The integrity of the upright guides them. Proverbs 11:3
Abel Mutai, a Kenyan runner competing in a grueling international cross-country race, was mere yards from victory—his lead secure. Confused by the course’s signage and thinking he’d already crossed the finish line, however, Mutai stopped short. The Spanish runner in second place, Ivan Fernandez Anaya, saw Mutai’s mistake. Rather than take advantage and bolt past for the win, however, he caught up to Mutai, put out his arm and guided Mutai forward to a gold-medal win. When reporters asked Anaya why he purposefully lost the race, he insisted that Mutai deserved the win, not him. “What would be the merit of my victory? What would be the honor of that medal? What would my mom think of that?” As one report put it: “Anaya chose honesty over victory.”
Proverbs says that those who desire to live honestly, who want their lives to display faithfulness and authenticity, make choices based on what’s true rather than what’s expedient. “The integrity of the upright guides them” (11:3). This commitment to integrity isn’t only the right way to live, but it also offers a better life. The proverb continues: “But the unfaithful are destroyed by their duplicity” (v. 3). In the long run, dishonesty never pays.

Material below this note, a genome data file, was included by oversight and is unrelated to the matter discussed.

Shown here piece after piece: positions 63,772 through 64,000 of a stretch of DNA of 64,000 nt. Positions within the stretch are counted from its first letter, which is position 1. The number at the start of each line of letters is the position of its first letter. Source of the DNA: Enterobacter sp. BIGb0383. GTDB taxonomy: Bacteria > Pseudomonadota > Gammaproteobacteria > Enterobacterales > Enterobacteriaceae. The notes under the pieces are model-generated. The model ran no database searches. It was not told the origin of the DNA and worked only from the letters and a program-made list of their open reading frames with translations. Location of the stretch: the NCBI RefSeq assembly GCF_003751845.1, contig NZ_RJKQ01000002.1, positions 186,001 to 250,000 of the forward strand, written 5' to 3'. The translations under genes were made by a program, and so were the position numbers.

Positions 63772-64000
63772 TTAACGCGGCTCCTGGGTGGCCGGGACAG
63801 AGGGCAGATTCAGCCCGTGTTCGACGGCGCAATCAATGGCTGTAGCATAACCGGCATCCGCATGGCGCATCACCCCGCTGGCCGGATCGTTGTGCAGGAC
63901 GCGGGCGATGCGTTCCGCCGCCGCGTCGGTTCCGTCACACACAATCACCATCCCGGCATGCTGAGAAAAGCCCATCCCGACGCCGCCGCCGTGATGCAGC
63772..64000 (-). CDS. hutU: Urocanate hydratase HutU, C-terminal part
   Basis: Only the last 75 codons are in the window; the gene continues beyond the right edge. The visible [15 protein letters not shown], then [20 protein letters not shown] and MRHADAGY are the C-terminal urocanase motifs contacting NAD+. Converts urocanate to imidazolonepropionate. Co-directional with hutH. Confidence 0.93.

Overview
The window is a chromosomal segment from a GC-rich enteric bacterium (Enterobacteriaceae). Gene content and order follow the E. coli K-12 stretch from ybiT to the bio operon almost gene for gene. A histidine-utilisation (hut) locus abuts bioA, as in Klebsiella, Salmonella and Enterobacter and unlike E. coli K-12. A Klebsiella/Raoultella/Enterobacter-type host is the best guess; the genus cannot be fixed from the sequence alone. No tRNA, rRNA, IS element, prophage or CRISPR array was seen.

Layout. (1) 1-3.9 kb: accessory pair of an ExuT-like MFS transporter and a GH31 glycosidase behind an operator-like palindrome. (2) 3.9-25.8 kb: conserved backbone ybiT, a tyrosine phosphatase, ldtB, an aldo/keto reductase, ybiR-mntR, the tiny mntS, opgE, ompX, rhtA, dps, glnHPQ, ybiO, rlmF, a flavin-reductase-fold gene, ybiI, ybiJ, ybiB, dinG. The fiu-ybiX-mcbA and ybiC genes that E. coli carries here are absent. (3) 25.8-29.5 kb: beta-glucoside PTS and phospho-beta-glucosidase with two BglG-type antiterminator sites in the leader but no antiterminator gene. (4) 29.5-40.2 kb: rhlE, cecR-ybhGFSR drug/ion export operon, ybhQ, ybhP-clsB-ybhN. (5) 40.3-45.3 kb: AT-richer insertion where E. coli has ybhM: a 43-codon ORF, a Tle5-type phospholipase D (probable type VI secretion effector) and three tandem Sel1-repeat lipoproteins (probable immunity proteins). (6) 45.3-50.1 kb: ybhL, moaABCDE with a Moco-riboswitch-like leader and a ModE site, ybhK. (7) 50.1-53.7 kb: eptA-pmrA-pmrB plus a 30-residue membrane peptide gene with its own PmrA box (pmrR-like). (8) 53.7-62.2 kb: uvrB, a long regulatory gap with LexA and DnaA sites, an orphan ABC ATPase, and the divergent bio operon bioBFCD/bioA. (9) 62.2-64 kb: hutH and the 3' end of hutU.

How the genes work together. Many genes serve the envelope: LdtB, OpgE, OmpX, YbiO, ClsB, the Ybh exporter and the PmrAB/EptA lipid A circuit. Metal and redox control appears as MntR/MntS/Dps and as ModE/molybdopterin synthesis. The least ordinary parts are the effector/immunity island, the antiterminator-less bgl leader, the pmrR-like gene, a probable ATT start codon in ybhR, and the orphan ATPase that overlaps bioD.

If we abandon our integrity, short term “wins” actually yield defeat. But when fidelity and truthfulness shape us in God’s power, we slowly become people of deep character who lead genuinely good lives.
Where’s your integrity being tested right now? What are the choices before you—and how do they increase (or decrease) your integrity?
God of integrity, You’re honest and faithful. Make me more like You. Teach me how to live uprightly.
The word integrity in Proverbs 11:3 comes from the root word tamam, meaning “to be complete, be finished, be at an end.” It denotes moral wholeness and innocence. These qualities are reflected in Job’s life: “Then the Lord said to Satan, ‘Have you considered my servant Job? There is no one on earth like him; he is blameless and upright, a man who fears God and shuns evil. And he still maintains his integrity, though you incited me against him to ruin him without any reason’ ” (Job 2:3). Another form of this Hebrew word appears in Psalm 15:2, where it’s translated “blameless.” Who is it that will enjoy fellowship with God? The person of integrity, “the one whose walk is blameless, who does what is righteous, who speaks the truth from their heart.”